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User Name Thread Name Subject Posted
GUEST,Tom Bliss Is traditional song finished? (621* d) RE: Is traditional song finished? 06 Mar 10


"but at least he has never relied on the Humpty Dumpty philosophy of "Words mean what I want them to mean"

As, Jim, you have twice accused me of doing this in previous debates, I take it you are referring to my arguments here. (And if you are not, then my rebuttal will stand for whomsoever you were thinking about).

I would dearly love you to take a deep breath and try to understand this one thing..

The arguments I have carefully set before you have nothing to do with that famous Lewis Carroll quote.

To claim it does (over and over and over again) is to suggest that I am both very stupid and also that I have no respect for, or understanding of, the English language, or the way it is made and remade by democratic evolution.

The point I have tried to get over to you on many occasions is that if you want to be understood, you sometimes need to speak your interlocutor's language in preference to your own - or at least to adopt their vocabulary.

When (to simplify the argument) I speak to anyone older than 65 (or who has given me some other relevant clue) about folk and traditional music, I should guess that they may use these words the way you do, Jim, and temper my argument accordingly.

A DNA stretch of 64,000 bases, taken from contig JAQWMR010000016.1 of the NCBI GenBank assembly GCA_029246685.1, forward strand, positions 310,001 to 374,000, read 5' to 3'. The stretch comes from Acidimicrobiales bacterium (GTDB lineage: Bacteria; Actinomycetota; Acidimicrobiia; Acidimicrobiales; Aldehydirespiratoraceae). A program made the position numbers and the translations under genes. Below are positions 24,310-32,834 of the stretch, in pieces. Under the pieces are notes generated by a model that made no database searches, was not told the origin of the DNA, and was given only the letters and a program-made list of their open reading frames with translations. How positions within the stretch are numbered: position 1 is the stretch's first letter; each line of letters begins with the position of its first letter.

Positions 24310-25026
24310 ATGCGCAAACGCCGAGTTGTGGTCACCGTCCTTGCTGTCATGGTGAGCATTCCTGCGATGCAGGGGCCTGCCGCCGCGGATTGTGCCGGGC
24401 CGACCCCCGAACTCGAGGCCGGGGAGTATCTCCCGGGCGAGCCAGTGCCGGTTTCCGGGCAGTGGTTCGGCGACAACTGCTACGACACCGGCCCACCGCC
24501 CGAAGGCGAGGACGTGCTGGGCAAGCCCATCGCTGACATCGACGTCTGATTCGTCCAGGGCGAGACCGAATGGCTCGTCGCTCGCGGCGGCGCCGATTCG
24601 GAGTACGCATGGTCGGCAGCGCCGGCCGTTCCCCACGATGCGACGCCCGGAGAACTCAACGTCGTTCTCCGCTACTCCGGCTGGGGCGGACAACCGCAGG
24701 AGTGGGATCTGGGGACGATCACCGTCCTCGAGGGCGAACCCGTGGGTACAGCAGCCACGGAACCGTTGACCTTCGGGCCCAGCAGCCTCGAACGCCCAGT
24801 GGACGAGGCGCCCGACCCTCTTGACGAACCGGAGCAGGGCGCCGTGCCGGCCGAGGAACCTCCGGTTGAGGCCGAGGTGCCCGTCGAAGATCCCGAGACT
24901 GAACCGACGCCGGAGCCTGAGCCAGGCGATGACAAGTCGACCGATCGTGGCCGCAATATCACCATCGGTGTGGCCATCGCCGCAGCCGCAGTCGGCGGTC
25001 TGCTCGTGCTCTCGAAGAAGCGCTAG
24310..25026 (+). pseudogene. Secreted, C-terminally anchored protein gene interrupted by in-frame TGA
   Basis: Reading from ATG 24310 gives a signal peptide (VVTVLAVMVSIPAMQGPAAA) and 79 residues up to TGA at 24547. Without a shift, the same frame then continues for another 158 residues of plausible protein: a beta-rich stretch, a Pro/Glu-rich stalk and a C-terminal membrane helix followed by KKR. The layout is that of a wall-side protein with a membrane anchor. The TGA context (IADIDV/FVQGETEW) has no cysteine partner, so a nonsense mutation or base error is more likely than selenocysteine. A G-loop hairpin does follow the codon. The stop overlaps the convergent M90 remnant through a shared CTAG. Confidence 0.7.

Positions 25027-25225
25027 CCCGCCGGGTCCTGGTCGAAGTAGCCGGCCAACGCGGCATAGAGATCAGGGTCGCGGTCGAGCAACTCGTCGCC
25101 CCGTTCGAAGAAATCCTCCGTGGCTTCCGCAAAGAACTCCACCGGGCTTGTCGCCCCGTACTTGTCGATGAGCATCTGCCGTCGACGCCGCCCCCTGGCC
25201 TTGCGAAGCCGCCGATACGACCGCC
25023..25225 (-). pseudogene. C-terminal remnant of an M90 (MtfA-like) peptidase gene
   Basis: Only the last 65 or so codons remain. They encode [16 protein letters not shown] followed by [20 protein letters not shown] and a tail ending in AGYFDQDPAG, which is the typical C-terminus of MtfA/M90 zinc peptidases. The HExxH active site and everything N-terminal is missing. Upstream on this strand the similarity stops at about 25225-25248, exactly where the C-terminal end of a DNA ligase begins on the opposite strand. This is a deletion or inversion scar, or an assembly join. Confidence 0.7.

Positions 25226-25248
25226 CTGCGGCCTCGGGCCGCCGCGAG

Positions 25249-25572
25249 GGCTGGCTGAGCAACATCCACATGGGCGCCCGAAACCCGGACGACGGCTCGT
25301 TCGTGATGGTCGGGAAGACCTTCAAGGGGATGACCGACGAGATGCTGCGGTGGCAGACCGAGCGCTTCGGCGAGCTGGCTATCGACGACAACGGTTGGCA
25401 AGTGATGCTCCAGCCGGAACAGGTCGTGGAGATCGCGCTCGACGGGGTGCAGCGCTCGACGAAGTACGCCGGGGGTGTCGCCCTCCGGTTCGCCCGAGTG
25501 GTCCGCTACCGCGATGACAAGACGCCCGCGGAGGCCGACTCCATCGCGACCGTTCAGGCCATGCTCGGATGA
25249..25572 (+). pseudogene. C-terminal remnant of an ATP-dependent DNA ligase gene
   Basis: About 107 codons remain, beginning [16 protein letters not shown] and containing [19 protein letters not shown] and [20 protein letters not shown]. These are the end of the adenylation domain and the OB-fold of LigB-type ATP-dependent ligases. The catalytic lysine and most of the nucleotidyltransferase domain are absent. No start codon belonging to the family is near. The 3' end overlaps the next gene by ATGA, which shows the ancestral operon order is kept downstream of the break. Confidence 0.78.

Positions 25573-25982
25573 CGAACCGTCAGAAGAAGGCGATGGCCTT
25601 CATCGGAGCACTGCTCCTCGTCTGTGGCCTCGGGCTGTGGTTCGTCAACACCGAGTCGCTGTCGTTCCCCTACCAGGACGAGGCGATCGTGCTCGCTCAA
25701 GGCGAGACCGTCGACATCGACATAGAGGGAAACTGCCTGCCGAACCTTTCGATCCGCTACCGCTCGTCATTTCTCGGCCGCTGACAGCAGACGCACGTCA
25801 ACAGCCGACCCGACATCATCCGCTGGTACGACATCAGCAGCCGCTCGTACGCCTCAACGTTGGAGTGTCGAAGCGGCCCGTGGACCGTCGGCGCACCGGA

When I speak to someone between, say, 65 and 40 (actually this is not about age, but age will do as a cypher for now), then I need to be careful because a number of interpretations may apply, and I'll probably have to check as I go that we understand each other.

But when I speak to anyone younger than 40, or to anyone who is interested in 'roots' music but who has little knowledge of 'heritage' music, then I can assume the Wikipedia definitions will usually hit the mark, because that IS the 'correct' language for that demographic.

This is not dishonesty or self-delusion, it is plain common sense.

I've been filming around London and the South West all week. I read quite a few contemporary music magazines while I was there, and noted the bands that were called 'folk' in these publications. None of them were what you'd call 'folk', Jim.

To say that they have chosen this term themselves just to cheat their way into the traditional music sector is just plain stupid.

They use these words the way they do because everyone around them does - and has done so for decades.

Music magazines have millions of readers between them, and they have been using the word folk to describe acoustic music of all types, along with a lot of other ill-defined applications, for about 40 years, and it has become the norm everywhere apart from, ironically, within the 'folk' world.

The message has been reinforced again and again over time ever since the Americans decided that contemporary music could be called folk in the 1960s. We see the evidence in dictionaries, in the categories of music competitions, on file sharing websites, and on the shelves on record stores as well as in newspapers and magazines. And I hear it in everyday conversation among musicians and enthusiasts of all ages in city, town and country up and down this land - not to mention in other parts of the world (specially the USA).

Hundreds of millions of people are happy to use the word 'folk' to mean almost anything they like as long as it's folky to them.

So.

This is not me, (or anyone else), being like Humpty Dumpty.

This is me being a professional communicator who wants to be understood.

Do you think you could give it a rest now?

Tom


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